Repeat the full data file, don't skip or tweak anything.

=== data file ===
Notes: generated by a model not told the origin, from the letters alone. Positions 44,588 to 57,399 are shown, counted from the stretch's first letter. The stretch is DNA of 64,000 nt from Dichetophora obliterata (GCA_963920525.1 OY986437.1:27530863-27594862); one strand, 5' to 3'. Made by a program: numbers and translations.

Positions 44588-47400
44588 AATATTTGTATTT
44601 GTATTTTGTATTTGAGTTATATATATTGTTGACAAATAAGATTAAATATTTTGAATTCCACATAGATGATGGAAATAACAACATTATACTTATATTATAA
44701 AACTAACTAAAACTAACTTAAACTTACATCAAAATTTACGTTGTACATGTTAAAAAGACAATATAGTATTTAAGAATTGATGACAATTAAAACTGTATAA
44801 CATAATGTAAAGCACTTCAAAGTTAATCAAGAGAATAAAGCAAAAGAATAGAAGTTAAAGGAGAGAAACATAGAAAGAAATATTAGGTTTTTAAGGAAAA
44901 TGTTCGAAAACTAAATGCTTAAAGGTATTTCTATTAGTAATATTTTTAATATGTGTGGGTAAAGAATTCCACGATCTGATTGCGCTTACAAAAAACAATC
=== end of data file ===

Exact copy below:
Notes: generated by a model not told the origin, from the letters alone. Positions 44,588 to 57,399 are shown, counted from the stretch's first letter. The stretch is DNA of 64,000 nt from Dichetophora obliterata (GCA_963920525.1 OY986437.1:27530863-27594862); one strand, 5' to 3'. Made by a program: numbers and translations.

Positions 44588-47400
44588 AATATTTGTATTT
44601 GTATTTTGTATTTGAGTTATATATATTGTTGACAAATAAGATTAAATATTTTGAATTCCACATAGATGATGGAAATAACAACATTATACTTATATTATAA
44701 AACTAACTAAAACTAACTTAAACTTACATCAAAATTTACGTTGTACATGTTAAAAAGACAATATAGTATTTAAGAATTGATGACAATTAAAACTGTATAA
44801 CATAATGTAAAGCACTTCAAAGTTAATCAAGAGAATAAAGCAAAAGAATAGAAGTTAAAGGAGAGAAACATAGAAAGAAATATTAGGTTTTTAAGGAAAA
44901 TGTTCGAAAACTAAATGCTTAAAGGTATTTCTATTAGTAATATTTTTAATATGTGTGGGTAAAGAATTCCACGATCTGATTGCGCTTACAAAAAACAATC